Almost everybody agrees that the mentally ill shouldn’t own guns …

But, the issue isn’t nearly as straightforward as it seems.

Everybody agrees that the Florida school-shooter shouldn’t have been allowed to buy a gun … and, that there was a strong case to take his rifle away from him.

More broadly, a Pew poll taken in March-April 2017 indicates that almost 9 in 10 Americans agree that “the mentally ill should be prevented from purchasing guns”.

That’s the highest level of agreement re: discussed changes to gun laws.


Since there’s overwhelming support, this one should be a slam dunk, right?

Not so fast …


Practically everyone agrees that the Florida school-shooter shouldn’t have had a gun.

So, it’s logical to extend the belief to “People who are mentally ill should not be permitted to buy or own a gun.”

So far, so good.

But, let’s decompose that simple proposition …

What’s needed to make the proposition actionable?

At least 3 things: (1) A clear operational definition of “mentally ill” (2) A universal data base that can be searched at point of purchase and (3) an intervention policy

Let’s go through those one-by-one …


What is a disqualifying mental health condition?

Again, all conclude that the Florida school-shooter had a disqualifying condition.

But, what about a person who suffers intermittent depression or anxiety? Should he/she be disqualified?

Or, a woman who suffered an acute case of post-partum depression?

Or, somebody who has been ever been prescribed an anti- psychotic drug? What if it’s working to stabilize the patient’s mental health?

Or, what about a soldier who returns from combat with PTSD? Does he have to turn in his gun when he returns home?

More broadly, people who suffer from mental illness come in millions of different degrees of severity and functionality.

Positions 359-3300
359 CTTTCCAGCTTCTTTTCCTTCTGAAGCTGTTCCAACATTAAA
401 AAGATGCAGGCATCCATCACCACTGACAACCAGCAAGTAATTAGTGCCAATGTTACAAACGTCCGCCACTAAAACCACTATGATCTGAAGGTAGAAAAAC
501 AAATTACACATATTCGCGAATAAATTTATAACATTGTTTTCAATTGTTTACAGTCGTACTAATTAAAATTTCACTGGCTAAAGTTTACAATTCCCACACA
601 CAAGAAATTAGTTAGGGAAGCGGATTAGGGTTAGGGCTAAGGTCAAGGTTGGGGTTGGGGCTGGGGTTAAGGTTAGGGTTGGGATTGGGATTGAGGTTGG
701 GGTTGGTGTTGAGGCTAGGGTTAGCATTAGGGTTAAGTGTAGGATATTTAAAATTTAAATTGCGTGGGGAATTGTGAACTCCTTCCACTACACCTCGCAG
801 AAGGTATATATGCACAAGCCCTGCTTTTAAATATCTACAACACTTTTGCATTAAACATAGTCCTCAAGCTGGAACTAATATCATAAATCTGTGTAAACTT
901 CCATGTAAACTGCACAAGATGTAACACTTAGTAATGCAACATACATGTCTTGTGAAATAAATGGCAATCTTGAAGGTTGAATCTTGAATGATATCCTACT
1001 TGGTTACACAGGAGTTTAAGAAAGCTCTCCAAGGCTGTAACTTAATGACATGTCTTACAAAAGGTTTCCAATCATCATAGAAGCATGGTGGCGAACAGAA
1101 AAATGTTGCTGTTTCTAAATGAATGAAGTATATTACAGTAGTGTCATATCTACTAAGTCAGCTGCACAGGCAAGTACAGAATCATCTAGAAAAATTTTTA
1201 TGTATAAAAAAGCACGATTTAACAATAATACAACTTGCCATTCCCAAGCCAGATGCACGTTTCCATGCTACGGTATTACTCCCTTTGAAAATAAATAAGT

Experts these days talk about patients not as having autism but being on the “autism spectrum.”

Is there an obsessive-compulsive spectrum, too?

A spectrum for every disorder?  WSJ

Where does the line get drawn between qualified and disqualified?  Who decides?  On what Constitutional basis?

See, it’s not so easy …


What about the universal database?

In order to do universal background checks, you need a universal database.

Implication: everybody gets a “record” … and, by definition, has their mental health tracked and “scored”.

Note: There are already databases that contain all of your prescription activity.  It would be relatively easy for the Feds to get their hands on it.

How will the data be secured?

Don’t know the “how”, but do know the “who”:

The same Feds that had ALL OPM personnel files hacked … with sharp-eyed supervision by the NSA  … which has had files with their most sensitive sources & methods information hacked.

Who will have access to the database?

Of course, bad actors who hack the system will have access to the data,

Should employers have access to the database?

Before you shout “no” … think about it.

If a person is too dangerous to own a gun, aren’t they too dangerous for workplaces?  Shouldn’t employers know so that they can keep their workplaces safe – either by passing on applicants or setting up special processes to “quarantine” them?

Who will take responsibility if a gun-disqualified employee goes “postal”?

Again, it’s not so easy, is it?


How to intervene?

Stopping a purchase is pretty straightforward if you’ve got an operative definition of disqualifying mental health conditions?

What if someone is gun-qualified on the date of purchase but goes off track post-purchase?

Obviously, law enforcement goes in and confiscates their guns, right?


First, you need an alert from the database that the person’s condition has changed.

Then, you need a legal process that separates the now-disqualified person from his gun.

You know, that messy “due process” thing that President Trump dismissed in his meeting with lawmakers.

And, on and on and on.


So, even the “common sense change” that everybody buys into at 50,000 feet gets pretty complicated when you think about it.

Do you want to be in the database?  How about all of your prescription data?

How do you feel about an algorithm (or worse, a Fed bureaucrat) red-flagging you in the file?

Any problems having the database shared with employers?

Will you be more or less likely to get medical help for a mental condition if you know that info is going straight to a government database?


I don’t know about you, but I’m not so sure …

See, Say. Hear, DO !
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